Why the Common Word is more than worthy platitudes

As interfaith conferences go, I have a lot of time for the Common Word initiative. It is rare for high-profile personalities from both the Muslim religious world and the Christian equivalent to meet, but the Common Word conference at Georgetown University in Washington this month was such an occasion.

There have been meetings before, of course – at Yale, Cambridge and the Vatican – in the two years since Muslim scholars and clerics wrote A Common Word Between Us and You to Christian leaders, and they seem to have been fruitful and intriguing encounters.

But at the Georgetown conference one good friend asked me: “What has happened with the Common Word so far? Is it really all that important? Isn’t it just another gathering of nice people, who speak lovely platitudes, but cannot actually do anything in their own parts of the world?”

Obviously (since I was there) I do not think it’s a waste of time. In fact, I believe several factors make the initiative unique.

The first is the weight of the signatories – many of the most powerful religious leaders in the world. The second is the honesty about differences, and not pretending to be all exactly the same. For me, those two make it a worthwhile endeavour.

Beyond that, Georgetown was an interesting gathering in and of itself, even if it was not part of any collective initiative. One bishop in particular caught my attention.

The Evangelical Lutheran Bishop of Jordan and the Holy Land, Dr Munib Younan, set the cat among the pigeons when he brought up politics in a way that left no doubt that Muslims and Christians alike in the Middle East will not be satisfied with any global interfaith initiative if it chooses to ignore the plight of the Palestinians.

All too often, it is tempting to plaster over these hardcore political issues so as not to offend – and consequently run the risk of living in a parallel universe. In this world, people have problems that just won’t go away.

But that has been said before, and was not the part of the bishop’s remarks that I particularly noticed. He also said something unique: he insisted on making it absolutely clear that while Christians might be numerically fewer than Muslims in the Middle East, they are not a minority. Psychologically, that is saying something: it is demanding the right to be recognised as an integral part of the Arab world.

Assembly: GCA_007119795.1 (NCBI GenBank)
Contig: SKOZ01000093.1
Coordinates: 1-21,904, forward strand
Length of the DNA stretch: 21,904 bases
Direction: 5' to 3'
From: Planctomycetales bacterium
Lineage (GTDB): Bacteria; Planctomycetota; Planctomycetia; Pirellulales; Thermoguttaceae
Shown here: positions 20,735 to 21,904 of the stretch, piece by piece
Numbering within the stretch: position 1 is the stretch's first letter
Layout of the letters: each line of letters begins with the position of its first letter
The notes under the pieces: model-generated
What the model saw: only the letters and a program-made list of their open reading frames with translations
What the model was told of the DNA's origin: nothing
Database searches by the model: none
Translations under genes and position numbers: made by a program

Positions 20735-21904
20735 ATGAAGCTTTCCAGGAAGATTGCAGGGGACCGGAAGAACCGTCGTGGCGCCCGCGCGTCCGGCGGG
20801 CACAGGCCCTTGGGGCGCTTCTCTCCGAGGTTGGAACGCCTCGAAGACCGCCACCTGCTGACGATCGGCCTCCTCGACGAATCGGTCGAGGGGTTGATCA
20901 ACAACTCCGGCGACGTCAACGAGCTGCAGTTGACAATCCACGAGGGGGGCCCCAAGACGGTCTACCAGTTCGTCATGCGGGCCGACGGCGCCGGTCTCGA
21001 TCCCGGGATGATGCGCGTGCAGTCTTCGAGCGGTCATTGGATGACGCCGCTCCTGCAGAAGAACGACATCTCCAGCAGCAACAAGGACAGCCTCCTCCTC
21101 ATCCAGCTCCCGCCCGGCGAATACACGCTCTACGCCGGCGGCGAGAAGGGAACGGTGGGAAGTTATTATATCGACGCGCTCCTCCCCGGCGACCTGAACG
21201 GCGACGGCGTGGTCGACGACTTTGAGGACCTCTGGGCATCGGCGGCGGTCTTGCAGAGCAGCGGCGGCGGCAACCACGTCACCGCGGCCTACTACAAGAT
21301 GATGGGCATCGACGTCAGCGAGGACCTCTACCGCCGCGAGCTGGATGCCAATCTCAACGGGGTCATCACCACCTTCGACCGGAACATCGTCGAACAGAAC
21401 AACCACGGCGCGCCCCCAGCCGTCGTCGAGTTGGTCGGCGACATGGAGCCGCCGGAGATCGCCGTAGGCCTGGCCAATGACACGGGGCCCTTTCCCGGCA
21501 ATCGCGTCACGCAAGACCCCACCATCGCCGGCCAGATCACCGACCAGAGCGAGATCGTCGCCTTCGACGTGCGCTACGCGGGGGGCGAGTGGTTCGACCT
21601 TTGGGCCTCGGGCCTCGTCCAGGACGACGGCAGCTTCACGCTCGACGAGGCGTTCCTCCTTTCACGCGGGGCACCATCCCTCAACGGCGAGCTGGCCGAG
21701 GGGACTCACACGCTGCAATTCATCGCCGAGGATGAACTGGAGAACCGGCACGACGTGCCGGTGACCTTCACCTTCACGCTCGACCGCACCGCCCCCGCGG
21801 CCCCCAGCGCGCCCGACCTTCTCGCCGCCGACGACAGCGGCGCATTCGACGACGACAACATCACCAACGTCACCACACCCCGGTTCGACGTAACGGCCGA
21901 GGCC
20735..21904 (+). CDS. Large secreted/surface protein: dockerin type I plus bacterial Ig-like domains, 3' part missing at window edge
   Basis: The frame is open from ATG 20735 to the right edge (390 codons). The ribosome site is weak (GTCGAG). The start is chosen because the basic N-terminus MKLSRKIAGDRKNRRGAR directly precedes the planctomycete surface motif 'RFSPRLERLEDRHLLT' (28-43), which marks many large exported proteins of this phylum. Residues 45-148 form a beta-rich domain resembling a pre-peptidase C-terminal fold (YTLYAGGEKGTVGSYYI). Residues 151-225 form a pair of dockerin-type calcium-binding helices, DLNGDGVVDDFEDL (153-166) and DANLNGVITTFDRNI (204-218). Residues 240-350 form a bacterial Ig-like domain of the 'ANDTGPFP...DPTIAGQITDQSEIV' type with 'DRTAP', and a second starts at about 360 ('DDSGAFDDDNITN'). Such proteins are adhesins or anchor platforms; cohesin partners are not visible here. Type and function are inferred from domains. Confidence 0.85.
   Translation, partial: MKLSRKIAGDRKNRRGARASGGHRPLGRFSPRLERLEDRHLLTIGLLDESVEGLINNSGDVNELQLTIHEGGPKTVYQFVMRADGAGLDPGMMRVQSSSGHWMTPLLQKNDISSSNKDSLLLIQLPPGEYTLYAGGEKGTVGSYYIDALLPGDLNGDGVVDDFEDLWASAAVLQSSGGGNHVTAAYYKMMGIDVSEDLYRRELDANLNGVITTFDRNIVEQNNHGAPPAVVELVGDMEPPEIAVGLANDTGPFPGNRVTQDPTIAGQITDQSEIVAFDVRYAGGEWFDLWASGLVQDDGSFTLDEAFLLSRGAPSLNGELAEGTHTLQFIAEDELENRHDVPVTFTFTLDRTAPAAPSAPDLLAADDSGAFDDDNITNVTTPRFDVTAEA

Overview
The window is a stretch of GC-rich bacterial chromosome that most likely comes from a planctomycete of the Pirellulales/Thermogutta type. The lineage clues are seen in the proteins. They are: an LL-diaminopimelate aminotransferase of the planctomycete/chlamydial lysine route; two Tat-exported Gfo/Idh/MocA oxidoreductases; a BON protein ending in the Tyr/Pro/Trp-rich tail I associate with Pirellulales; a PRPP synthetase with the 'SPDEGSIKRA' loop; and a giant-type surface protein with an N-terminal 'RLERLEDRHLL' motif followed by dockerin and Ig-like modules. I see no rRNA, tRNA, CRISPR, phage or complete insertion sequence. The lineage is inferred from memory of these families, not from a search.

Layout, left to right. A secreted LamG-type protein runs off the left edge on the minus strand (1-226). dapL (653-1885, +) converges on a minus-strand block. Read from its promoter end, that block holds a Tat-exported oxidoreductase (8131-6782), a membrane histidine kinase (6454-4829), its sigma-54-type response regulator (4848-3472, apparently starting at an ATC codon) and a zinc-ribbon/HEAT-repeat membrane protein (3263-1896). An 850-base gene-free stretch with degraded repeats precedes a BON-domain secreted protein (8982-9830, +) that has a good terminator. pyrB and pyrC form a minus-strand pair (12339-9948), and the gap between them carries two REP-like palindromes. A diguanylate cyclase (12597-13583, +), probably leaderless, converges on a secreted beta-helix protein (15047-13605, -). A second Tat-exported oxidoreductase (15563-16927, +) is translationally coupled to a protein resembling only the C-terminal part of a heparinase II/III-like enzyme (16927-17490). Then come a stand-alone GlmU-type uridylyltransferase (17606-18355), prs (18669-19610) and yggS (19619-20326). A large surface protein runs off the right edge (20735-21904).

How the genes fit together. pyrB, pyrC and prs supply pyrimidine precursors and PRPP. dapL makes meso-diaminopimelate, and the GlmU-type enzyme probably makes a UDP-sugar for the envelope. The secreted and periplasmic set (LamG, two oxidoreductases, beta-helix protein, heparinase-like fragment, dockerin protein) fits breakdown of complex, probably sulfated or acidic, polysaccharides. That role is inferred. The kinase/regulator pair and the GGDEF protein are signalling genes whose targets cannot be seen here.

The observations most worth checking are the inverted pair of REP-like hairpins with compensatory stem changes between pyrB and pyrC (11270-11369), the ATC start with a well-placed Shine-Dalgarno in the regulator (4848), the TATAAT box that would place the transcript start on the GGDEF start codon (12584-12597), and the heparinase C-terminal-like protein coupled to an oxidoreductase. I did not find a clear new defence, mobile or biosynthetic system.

The fascinating thing was that he was not saying this to correct his Arab Muslim compatriots in this setting: on the contrary, he said they recognised Christians as such. Which left me to wonder – was he (and I suspect he may have been) directing his comments at American lobbyists who insist on thinking of Arab Christians as a separate minority in the Arab world?

Looking at European religious minorities, particularly at the moment, I think he is bringing to bear on the world an important truth: that if real, sustainable community cohesion is to take place, all communities have to think of themselves, psychologically, as integral to the societies in which they live. For that alone, I appreciated the bishop’s contribution.

As I look at the state of things in both the West and the Muslim world, I wonder if that issue of considering different communities “integral” to our societies is not going to be a litmus test of the interfaith community. If they manage to deal with that, then the community, including those who signed the Common Word, might easily be collectively more worthy of the Nobel Peace Prize than Barack Obama. If they do not, they may find that interfaith dialogue continues – but in a world where there are no Muslims in the West, and no Christians in the Muslim world. In such a situation, we would all be the losers.

It is for that reason that I have just completed a book looking not at Christian-Muslim relations in particular, but pluralism in general, and how we are to navigate the different pitfalls of multiculturalism, nationalism and identity in the 21st century.

This world is shrinking all the time – events so far away affect change on our local streets, and while there are many benefits to our lives in a material and intellectual sense, we have to remain aware of the tensions and the troubles. The far right, for example – or al Qa’eda, for that matter – could not function without the mechanisms and avenues that globalisation provides.

We have to be responsible about those mechanisms – and perhaps the interfaith movement of the Common Word can provide a moral and ethical voice in that discussion.